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What's Up Magazine

Charmed and Dangerous

Sep 22, 2011 04:53PM ● By Anonymous

By popular demand, the Second City improvisational ensemble has returned to Baltimore with a follow-up show to their previous performance Second City Does Baltimore, which played last January.

Once again, the best parts of the show are the improvisations. They give each audience a unique and special experience. If you aren’t a Baltimorean, however, it may be difficult to follow all the jokes with references to Baltimore public and private schools, Johns Hopkins, and former Governor Schaeffer up in heaven developing waterfront hotels. But inside jokes is part of what Second City is famous for and if you are familiar with Baltimore, the show promises for you a very entertaining evening.

Wednesday nights, Baltimore celebrities join the ensemble as guests to be interviewed, which will then provide fodder for related improvisations. On the schedule for September 28th is the Baltimore Grand Prix General Manager Lonnie Fisher, so expect some improvisations based on racecars and their drivers. October 5th, the celebrity guest will be Musician Dan Deacon and Wham City and on October 12th the celebrity participant will be CenterStage artistic director Kwame Kwei-Armah.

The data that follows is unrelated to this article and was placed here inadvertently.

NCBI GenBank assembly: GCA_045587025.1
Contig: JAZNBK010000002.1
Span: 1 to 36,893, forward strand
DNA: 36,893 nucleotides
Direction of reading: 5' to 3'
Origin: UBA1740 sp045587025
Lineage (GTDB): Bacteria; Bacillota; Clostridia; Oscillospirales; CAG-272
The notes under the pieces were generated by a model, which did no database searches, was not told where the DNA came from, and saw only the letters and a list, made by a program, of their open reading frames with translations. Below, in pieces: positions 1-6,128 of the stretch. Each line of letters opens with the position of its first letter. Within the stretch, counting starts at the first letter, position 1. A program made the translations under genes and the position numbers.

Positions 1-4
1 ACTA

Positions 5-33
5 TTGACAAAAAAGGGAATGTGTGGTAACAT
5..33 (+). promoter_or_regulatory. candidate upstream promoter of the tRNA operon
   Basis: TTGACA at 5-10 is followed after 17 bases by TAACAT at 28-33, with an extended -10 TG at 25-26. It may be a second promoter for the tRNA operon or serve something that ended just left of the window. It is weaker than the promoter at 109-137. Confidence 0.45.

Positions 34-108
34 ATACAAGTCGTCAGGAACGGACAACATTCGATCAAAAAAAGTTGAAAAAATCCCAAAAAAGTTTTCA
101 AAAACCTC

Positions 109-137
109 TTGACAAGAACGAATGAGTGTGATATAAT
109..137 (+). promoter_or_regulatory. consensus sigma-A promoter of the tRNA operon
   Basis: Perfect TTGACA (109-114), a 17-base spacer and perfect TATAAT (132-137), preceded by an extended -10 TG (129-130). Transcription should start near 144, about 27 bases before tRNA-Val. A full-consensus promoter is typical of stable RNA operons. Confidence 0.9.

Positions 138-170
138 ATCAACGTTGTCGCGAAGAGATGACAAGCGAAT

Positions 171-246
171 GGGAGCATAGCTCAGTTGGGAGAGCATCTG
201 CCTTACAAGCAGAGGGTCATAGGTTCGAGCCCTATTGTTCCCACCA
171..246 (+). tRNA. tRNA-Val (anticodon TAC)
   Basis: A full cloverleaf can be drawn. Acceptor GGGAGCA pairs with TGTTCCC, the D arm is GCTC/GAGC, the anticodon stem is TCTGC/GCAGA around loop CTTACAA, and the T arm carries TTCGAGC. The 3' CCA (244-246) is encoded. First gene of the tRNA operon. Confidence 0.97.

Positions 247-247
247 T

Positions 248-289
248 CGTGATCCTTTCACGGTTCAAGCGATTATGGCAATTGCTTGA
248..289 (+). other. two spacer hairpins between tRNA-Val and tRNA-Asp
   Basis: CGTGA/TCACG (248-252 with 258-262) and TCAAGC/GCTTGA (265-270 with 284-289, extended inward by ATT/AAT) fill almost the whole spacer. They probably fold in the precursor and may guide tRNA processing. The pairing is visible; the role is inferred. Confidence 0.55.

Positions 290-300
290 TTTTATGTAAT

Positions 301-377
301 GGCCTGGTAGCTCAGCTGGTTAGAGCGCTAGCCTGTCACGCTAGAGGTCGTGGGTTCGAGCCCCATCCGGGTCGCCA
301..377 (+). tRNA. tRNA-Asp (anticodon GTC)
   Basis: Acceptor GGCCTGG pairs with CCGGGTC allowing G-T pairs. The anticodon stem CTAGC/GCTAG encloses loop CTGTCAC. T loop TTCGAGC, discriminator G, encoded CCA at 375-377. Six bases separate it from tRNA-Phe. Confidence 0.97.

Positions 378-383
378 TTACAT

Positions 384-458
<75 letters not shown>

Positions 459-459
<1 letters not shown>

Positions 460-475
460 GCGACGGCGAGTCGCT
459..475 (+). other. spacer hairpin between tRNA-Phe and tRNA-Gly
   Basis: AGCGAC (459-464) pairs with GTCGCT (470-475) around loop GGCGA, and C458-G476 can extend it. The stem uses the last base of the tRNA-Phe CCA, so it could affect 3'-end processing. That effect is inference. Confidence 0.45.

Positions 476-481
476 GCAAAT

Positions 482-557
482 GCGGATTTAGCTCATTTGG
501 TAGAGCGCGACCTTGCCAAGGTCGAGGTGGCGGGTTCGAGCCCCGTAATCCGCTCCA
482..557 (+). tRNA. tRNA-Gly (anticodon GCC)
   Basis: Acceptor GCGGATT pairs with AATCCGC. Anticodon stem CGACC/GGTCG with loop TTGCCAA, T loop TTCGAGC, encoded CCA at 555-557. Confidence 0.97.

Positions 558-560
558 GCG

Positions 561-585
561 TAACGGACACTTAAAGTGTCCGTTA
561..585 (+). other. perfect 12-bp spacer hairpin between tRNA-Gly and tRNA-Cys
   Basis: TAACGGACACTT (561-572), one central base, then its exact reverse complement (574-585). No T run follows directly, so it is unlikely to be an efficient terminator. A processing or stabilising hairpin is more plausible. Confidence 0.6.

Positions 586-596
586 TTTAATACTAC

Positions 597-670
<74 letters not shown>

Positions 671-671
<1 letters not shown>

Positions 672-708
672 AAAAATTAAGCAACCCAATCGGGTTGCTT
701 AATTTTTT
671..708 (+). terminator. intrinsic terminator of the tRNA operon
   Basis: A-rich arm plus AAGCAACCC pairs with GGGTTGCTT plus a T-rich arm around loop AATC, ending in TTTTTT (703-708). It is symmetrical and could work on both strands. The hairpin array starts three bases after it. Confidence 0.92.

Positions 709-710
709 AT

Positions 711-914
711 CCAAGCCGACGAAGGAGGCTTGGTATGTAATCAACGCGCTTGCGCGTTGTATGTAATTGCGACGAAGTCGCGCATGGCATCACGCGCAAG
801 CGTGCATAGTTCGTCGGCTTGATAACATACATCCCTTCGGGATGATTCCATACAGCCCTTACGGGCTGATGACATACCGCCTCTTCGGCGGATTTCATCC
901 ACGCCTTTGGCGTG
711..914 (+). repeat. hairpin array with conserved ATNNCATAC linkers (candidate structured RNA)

Chicago based Second City is a theater company that has multiple shows and ensemble groups performing comedy reviews and musical stage productions throughout the United States. At the heart of all, their productions, is improvisation, because Second City was founded in 1959 on the concept that original sketches that dealt with topical issues, when paired with original lyrics sung to familiar tunes, would entertain audiences night after night. They’ve been very successful at it. Six actors, all different from the ones who performed last winter— Ryan Archibald, Lili-Anne Brown, Cody Dove, Brooke Breit, Chelsea Devantez, and Ric Walker, are accompanied by musical director and pianist Matthew Loren Cohen. Additional material was written by Ed Furman and Tim Snffen. Directed by Matt Hoyde, the show fuses musical numbers and prepared skits specific to Baltimore that are combined with generic skits and improvised sketches based on words provided by the audience, and body poses that are selected by one of the members of the ensemble.

The show will be playing through October 16th. For more information on upcoming performances call 410-332-0033 or visit the CenterStage website at